Classics: Red List of Threatened Species

22 08 2008

‘Classics’ is a category of posts highlighting research that has made a real difference to biodiversity conservation. All posts in this category will be permanently displayed on the Classics page of ConservationBytes.com

© M. McDowell
© M. McDowell

Mace, G.M. & Lande, R. (1991). Assessing extinction threats: toward a re-evaluation of IUCN threatened species categories. Conservation Biology, 51, 148-157.

I was recently fortunate enough to have the chance to speak with Georgina Mace, current president of the Society for Conservation Biology, to ask her which was the defining paper behind the hugely influential IUCN Red List of Threatened Species. There is little doubt that the Red List has been one of the most influential conservation policy tools constructed. Used as the global standard for the assessment of threat (i.e., extinction risk) for now > 40000 species, the Red List is the main tool by which most people judge the status, extinction risk, and recovery potential of threatened species worldwide. Far from complete (e.g., it covers about 2 % of described species), the Red List is an evolving and improving assessment by the world’s best experts. It has become very much more than just a ‘list’.

Indeed, it is used often in the conservation ecology literature as a proxy for extinction risk (although see post on Minimum Viable Population size for some counter-arguments to that idea). We’ve used it that way ourselves in several recent papers (see below), and there are plenty of other examples. From extinction theory to policy implementation, Mace & Lande’s contribution to biodiversity conservation via the Red List was a major step forward.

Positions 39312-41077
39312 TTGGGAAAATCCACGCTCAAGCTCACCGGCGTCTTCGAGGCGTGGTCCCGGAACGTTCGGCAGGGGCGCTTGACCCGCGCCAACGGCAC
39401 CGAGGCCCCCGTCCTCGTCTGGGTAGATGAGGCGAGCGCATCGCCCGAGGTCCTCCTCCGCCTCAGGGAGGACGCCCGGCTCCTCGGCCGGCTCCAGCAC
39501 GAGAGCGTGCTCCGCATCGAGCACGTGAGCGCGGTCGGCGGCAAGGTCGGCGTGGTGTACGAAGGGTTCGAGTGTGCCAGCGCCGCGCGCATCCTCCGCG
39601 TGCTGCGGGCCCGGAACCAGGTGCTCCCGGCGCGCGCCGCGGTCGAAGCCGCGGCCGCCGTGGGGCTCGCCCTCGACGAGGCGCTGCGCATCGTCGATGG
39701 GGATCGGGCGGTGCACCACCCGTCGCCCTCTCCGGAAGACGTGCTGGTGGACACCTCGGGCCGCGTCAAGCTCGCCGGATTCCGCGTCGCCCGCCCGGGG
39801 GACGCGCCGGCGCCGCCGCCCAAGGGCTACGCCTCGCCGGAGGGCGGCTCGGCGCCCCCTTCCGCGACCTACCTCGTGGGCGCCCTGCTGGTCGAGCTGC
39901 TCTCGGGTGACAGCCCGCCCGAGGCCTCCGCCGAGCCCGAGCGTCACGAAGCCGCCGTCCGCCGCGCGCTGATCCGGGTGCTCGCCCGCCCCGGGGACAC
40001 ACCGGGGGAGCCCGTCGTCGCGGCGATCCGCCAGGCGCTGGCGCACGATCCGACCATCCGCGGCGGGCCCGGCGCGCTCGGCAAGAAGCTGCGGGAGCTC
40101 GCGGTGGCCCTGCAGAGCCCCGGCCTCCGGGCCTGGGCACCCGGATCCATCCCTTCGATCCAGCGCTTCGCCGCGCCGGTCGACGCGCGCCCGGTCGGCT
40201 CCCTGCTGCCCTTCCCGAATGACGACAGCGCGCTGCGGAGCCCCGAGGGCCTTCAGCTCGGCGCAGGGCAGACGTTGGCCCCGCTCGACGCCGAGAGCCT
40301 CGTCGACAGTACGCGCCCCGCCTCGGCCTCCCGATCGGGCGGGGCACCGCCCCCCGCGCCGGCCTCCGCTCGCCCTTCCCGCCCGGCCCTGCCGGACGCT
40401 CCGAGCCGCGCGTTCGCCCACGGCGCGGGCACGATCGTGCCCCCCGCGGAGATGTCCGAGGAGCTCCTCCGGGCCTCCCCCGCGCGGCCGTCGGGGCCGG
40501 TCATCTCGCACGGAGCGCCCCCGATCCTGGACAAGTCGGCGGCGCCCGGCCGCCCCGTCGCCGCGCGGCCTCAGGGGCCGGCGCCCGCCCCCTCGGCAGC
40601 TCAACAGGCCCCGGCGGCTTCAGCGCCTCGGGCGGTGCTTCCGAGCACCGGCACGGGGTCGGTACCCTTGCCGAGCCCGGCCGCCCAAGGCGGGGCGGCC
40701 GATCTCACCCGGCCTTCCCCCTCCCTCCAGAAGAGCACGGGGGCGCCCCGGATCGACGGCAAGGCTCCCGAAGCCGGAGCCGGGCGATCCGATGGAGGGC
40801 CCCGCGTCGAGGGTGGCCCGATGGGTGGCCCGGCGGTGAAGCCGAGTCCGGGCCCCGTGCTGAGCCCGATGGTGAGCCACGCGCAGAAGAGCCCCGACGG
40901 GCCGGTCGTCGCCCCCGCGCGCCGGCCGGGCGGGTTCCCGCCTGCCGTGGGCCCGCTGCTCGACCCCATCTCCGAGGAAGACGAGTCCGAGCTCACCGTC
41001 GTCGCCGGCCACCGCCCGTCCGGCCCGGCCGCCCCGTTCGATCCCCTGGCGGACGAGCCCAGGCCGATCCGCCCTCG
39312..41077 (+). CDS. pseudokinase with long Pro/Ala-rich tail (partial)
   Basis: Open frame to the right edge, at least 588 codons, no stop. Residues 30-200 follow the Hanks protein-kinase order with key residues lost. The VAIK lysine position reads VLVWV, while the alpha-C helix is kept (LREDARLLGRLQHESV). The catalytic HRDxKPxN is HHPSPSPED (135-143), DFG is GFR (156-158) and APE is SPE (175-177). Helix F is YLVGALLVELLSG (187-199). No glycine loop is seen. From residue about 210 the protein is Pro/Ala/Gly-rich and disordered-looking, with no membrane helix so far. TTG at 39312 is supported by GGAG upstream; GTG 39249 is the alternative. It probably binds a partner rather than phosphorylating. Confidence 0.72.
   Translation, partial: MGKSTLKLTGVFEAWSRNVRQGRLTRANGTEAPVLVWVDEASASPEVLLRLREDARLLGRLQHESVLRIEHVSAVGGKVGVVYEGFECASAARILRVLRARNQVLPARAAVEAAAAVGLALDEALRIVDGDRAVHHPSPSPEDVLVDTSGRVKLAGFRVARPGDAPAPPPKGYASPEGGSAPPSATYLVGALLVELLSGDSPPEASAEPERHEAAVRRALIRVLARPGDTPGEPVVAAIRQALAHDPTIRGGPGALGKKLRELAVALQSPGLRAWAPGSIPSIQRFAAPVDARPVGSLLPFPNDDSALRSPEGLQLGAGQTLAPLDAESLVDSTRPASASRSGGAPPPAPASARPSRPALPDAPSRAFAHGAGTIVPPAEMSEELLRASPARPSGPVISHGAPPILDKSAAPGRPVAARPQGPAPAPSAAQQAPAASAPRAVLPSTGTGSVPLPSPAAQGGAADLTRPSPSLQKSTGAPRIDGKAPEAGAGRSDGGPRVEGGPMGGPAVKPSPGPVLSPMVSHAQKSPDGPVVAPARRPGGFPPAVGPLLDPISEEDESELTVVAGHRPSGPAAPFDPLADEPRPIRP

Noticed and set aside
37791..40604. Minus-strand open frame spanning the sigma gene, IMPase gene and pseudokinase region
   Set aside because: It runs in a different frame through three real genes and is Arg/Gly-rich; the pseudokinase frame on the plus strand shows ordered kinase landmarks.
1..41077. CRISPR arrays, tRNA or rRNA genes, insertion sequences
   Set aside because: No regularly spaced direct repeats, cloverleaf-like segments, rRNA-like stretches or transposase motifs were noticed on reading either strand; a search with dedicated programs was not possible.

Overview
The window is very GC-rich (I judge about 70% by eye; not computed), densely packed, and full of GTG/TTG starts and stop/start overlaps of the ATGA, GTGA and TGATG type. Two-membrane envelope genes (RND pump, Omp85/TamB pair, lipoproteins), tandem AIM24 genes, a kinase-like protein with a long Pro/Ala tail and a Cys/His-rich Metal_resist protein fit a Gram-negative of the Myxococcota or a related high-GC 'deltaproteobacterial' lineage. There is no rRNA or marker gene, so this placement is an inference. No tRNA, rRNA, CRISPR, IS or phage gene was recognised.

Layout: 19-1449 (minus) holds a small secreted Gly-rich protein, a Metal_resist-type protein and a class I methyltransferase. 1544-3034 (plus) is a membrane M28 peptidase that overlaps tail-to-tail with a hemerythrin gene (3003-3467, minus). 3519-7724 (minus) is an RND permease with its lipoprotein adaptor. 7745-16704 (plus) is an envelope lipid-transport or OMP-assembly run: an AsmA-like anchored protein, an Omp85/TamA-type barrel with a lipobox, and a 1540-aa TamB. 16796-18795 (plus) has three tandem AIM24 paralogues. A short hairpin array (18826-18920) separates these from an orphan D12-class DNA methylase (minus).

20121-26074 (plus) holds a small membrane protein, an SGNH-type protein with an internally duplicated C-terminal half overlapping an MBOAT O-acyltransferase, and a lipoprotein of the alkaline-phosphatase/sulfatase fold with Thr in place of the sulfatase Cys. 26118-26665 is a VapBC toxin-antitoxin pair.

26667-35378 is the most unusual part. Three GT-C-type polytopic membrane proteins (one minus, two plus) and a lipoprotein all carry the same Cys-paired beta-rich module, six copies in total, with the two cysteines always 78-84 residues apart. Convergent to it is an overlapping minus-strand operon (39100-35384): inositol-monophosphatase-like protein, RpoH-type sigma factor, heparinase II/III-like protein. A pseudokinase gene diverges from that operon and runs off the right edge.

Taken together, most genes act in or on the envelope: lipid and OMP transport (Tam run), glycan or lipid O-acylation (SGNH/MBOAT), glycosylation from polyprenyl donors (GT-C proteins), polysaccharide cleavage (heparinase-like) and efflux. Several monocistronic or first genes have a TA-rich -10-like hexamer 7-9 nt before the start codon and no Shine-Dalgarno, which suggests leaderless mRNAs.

See also:

CJA Bradshaw

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17 08 2014
World Heritage Species | ConservationBytes.com

[…] and national ‘protected’ species legislation. The IUCN Red List is without doubt the gold standard in this arena for threatened species, and there are many international treaties that value and […]

11 10 2012
The Biodiversity Club « ConservationBytes.com

[...] and critique. With pros and cons (3-6), and intrigues (7, 8), the list has established itself as an important tool for assessing the state of biodiversity globally and, more recently, [...]

30 11 2011
Better SAFE than sorry « ConservationBytes.com

[...] SAFE (Species Ability to Forestall Extinction) that could enhance the information provided by the IUCN Red List of Threatened Species for assessing relative extinction threat. I won’t go into all the detail here (you can read [...]

16 11 2009
Conservation Scholars: Georgina Mace « ConservationBytes.com

[...] Mace. She is famous for many things, although one thing in particular stands out – the IUCN Red List. We’re really lucky to have someone of Georgina’s calibre, highly demanding schedule [...]

4 11 2009
Not so ‘looming’ – Anthropocene extinctions « ConservationBytes.com

[...] about the release of the 2009 IUCN Red List of Threatened Species. I’ve blogged about the importance of the Red List before, but believe we have a lot more to do with species assessments and getting prioritisation [...]

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